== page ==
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Local News

  • Today in History for December 4th
  • Millions of Pounds of Explosives Found in La.

    State police resumed moving millions of pounds of explosives Monday that had been haphazardly stashed in warehouses in Louisiana, prompting hundreds to evacuate from harm's way in case any of it exploded.

  • Clashes over Internet rules to mark Dubai meeting

    DUBAI, United Arab Emirates (AP) — The head of the U.N.'s telecommunication overseers sought Monday to quell worries about possible moves toward greater Internet controls during global talks in Dubai, but any attempts for increased Web regulations are likely to face stiff opposition from groups led by a major U.S. delegation.

    The 11-day conference — seeking to update codes last reviewed when the Web was virtually unknown — highlights the fundamental shift from tightly managed telecommunications networks to the borderless sweep of the Internet.

    But others at the Dubai conference — including a 123-member U.S. delegation with envoys from tech giants such as Google Inc. and Microsoft Corp. — worry that any new U.N. oversight on the Internet security could be used by nations such as China and Russia to justify further tightening of Web blocks and monitoring.

    "Love the free and open Internet? Tell the world's governments to keep it that way," said a message on the main search page of Google.com with a link for comments directed to the Dubai conference.

  • Today in History for December 3
  • Raw: Drivers Missing, Dead in Tunnel Collapse

    At least seven people were feared missing and several dead after about 150 concrete panels fell from the roof of a tunnel on the main highway linking Tokyo with central Japan.

  • Today in History for December 2nd
  • USS Enterprise Retired From Active Service

    The world's first nuclear-powered aircraft carrier, the USS Enterprise, was retired from active service at its home port at Naval Station Norfolk on Saturday. It will eventually be towed to Washington state for scrapping.

  • SOC investigation wraps up--Video Extra

    The Los Alamos National Laboratory is expected to conclude its investigation in the next week or so concerning the termination of five SOC employees who allowed visitors to operate weapons at the lab’s shooting range.

    The lab confirmed Friday there were four unauthorized visitors on the range located at Technical Area 72. Three of them were LANL employees. Officials have not released information concerning what, if any, disciplinary action may be taken against the lab employees.

    The trade publication Nuclear Materials Monitor reported that they fired weapons including the Dillon M-134 mini-gun.

    The participants also allegedly took photos of their time on the range and posted them on Facebook. Those photos have since been taken down from the social networking site.

    “Our inquiry has determined that photographs were taken with a personal camera, against laboratory policy,” spokesman Fred DeSousa said. “In general, photography with personal cameras is prohibited on lab property without a media escort and/or other approvals.”

  • Garcia Richard gears up for legislative session

    Those who drafted the New Mexico State Constitution decided not to create a year-round governing body, but rather what is known as a “citizen legislature.” That idea strikes a chord with newly-elected Democratic Dist. 43 State Rep. Stephanie Garcia Richard.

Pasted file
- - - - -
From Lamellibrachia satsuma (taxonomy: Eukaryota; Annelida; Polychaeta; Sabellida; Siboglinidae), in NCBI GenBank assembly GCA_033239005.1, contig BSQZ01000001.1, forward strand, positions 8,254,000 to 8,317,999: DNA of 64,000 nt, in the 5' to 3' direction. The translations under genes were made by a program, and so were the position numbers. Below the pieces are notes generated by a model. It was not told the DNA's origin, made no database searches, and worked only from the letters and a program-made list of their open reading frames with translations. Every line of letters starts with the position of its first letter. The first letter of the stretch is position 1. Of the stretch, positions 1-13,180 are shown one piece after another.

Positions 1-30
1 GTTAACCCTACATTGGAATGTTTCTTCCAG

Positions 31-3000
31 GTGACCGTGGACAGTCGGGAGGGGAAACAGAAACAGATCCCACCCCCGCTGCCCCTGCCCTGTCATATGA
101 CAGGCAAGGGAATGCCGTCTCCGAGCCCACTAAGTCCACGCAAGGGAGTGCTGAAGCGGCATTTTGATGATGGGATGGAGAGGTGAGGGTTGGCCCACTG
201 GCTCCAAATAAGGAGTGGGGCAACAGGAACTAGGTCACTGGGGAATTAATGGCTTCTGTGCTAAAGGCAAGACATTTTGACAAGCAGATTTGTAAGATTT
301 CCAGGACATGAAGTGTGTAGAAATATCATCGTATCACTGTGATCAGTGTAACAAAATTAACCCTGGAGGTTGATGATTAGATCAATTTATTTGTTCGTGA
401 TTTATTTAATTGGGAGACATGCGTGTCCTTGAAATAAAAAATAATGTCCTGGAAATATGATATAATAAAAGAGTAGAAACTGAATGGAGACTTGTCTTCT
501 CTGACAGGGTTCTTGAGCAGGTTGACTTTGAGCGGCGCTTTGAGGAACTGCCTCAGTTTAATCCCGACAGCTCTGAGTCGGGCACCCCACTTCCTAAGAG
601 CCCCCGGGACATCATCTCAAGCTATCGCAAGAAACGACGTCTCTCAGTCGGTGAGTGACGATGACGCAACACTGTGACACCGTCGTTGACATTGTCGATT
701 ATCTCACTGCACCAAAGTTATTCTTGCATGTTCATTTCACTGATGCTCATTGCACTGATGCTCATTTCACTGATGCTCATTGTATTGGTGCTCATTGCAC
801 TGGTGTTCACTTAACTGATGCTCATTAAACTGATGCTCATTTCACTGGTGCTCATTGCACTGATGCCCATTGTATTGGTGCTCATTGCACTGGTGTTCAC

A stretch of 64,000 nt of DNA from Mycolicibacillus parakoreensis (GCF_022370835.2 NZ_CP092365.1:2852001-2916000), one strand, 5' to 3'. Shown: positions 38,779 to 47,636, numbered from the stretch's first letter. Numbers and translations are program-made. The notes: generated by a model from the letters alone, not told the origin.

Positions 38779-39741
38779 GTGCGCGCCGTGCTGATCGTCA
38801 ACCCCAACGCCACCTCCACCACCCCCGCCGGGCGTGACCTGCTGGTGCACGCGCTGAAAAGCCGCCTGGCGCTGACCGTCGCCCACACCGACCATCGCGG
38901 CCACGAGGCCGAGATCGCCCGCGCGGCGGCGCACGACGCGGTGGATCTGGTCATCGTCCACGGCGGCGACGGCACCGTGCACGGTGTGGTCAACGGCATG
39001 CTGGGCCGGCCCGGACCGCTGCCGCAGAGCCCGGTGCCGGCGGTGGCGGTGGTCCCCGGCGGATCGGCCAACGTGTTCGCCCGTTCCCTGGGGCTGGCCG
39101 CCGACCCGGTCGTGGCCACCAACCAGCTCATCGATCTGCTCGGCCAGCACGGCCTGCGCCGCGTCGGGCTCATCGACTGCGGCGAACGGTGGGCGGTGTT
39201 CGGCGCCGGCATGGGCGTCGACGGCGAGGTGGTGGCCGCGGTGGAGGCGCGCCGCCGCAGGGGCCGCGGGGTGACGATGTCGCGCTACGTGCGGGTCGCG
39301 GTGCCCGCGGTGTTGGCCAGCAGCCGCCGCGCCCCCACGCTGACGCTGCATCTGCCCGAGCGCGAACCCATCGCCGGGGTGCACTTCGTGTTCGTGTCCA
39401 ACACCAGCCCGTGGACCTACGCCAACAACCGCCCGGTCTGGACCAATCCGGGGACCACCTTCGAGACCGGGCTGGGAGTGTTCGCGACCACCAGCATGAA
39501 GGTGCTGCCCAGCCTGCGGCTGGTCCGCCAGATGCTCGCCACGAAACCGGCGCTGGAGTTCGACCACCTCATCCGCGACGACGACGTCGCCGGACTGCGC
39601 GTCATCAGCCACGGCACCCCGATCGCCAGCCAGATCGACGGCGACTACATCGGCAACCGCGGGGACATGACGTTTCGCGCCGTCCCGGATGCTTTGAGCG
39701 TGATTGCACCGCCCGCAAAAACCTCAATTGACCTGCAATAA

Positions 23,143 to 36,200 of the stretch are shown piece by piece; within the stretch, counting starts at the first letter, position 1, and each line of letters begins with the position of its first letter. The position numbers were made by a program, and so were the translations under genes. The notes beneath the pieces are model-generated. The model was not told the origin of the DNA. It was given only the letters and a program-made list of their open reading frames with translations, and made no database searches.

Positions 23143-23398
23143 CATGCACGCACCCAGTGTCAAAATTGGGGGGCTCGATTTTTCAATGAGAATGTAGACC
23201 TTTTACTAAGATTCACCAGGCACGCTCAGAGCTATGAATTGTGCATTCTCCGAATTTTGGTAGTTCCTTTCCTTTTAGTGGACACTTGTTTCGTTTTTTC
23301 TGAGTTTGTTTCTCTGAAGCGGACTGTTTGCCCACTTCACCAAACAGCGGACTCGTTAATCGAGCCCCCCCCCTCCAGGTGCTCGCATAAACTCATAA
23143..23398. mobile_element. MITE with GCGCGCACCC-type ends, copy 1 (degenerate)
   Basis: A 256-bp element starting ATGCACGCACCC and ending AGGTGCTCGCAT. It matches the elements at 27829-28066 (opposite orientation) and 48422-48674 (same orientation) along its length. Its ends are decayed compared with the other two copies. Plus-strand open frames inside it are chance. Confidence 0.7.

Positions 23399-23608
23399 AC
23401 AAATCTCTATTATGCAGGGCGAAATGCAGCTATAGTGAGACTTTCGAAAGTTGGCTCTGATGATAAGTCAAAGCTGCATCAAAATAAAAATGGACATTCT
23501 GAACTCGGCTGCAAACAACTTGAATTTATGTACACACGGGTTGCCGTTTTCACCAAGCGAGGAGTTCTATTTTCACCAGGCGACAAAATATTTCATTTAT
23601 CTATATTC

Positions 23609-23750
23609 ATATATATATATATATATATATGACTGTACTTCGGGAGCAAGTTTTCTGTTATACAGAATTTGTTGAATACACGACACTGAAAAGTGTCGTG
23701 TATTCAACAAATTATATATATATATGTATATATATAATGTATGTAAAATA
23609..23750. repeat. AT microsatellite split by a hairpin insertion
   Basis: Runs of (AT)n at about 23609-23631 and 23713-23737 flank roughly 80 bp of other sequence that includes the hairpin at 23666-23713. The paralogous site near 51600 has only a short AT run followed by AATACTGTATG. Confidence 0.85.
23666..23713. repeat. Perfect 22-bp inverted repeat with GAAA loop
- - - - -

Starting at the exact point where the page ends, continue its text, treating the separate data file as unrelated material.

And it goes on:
“I always go back to that, because that defines our legislature as drawing folks from all backgrounds and all walks of life,” Garcia Richard said.”And it occurred to me that my voice as a working person, as a person who has kids currently in the school district and as a person who is currently in the classroom was maybe not a voice that was very strongly heard in that body. That’s the reason that I decided to run, to bring that perspective.”

    Being a citizen legislator with those types of commitments presents some challenges. But Garcia Richard is drawing on her experience during the 1990s, working as a member of the House Majority Analysts, to plan in advance and meet the challenges.

    Garcia Richard is a third grade teacher at Pablo Roybal Elementary School in Pojoaque. When she decided to run, Garcia Richard worked with school administrators and the superintendent to arrange a long-term leave if elected. She answered questions about her leave for the Pojoaque school board last week.

  • Seedlings go on sale

    More than 80,000 tree and shrub seedlings are available for public purchase through the New Mexico State Forestry Division’s 2013 Spring Conservation Seedling Program. Sixty different tree and shrub species will be available, according to Conservation Seedling Forester Carol Bada. Seedling sales will begin Monday.
     “The careful planting of tree and shrub species is vital to promoting healthy forests and watersheds in New Mexico,” Bada said. “Not only will tree seedlings help rehabilitate areas affected by fires, but they will also help protect crops, promote energy conservation and improve aesthetics on both private and public lands.” 
     Seedlings are available to landowners who own at least one acre of land in New Mexico and who agree to use the trees for conservation purposes including erosion control, wildlife habitat, reforestation, riparian restoration, windbreak establishment, tree plantations and other conservation needs. Seedlings are available on-line at nmforestry.com and by mail-in order form. All proceeds are re-invested into the program.
     Tree and shrub species available include: ponderosa pine, shrubby cinquefoil, chokecherry, native plum, piñon, fernbush and approximately 60 others.